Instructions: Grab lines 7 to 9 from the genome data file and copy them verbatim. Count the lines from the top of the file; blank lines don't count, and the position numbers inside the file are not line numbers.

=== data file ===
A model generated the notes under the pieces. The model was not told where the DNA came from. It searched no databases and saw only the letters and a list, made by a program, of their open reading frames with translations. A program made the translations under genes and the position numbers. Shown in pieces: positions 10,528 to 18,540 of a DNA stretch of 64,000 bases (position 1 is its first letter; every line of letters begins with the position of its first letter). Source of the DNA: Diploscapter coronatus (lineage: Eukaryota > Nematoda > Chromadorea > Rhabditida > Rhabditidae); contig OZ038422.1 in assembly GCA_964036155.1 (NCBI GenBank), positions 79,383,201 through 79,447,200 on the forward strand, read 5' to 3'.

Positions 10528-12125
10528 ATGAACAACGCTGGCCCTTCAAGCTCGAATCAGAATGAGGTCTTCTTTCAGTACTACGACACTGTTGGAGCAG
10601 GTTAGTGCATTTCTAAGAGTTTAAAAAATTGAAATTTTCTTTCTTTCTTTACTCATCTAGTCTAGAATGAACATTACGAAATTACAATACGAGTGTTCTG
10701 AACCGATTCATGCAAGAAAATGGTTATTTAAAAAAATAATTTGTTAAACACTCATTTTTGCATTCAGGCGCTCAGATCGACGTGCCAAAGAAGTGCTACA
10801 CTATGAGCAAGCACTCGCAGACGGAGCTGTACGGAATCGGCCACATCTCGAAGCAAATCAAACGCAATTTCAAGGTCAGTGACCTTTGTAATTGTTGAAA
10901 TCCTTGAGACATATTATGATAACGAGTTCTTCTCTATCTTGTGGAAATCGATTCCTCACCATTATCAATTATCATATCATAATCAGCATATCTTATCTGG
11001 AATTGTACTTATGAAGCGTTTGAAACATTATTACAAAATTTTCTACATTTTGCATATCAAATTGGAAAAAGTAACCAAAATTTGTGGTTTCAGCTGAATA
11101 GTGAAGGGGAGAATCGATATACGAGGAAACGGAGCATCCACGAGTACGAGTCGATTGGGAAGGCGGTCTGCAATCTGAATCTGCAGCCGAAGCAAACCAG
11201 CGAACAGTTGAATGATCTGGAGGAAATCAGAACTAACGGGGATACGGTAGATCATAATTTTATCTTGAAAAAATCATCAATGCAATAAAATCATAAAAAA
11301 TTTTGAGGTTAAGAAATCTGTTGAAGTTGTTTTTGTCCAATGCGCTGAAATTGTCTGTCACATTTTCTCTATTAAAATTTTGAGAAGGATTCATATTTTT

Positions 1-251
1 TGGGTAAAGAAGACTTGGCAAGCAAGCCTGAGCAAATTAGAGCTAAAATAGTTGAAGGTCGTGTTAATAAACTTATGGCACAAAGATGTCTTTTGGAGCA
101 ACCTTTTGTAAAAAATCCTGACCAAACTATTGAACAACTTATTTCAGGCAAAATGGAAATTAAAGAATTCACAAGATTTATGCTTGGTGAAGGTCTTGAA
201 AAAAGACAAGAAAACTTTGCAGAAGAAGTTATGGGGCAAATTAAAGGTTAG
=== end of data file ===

10901 TCCTTGAGACATATTATGATAACGAGTTCTTCTCTATCTTGTGGAAATCGATTCCTCACCATTATCAATTATCATATCATAATCAGCATATCTTATCTGG
11001 AATTGTACTTATGAAGCGTTTGAAACATTATTACAAAATTTTCTACATTTTGCATATCAAATTGGAAAAAGTAACCAAAATTTGTGGTTTCAGCTGAATA
11101 GTGAAGGGGAGAATCGATATACGAGGAAACGGAGCATCCACGAGTACGAGTCGATTGGGAAGGCGGTCTGCAATCTGAATCTGCAGCCGAAGCAAACCAG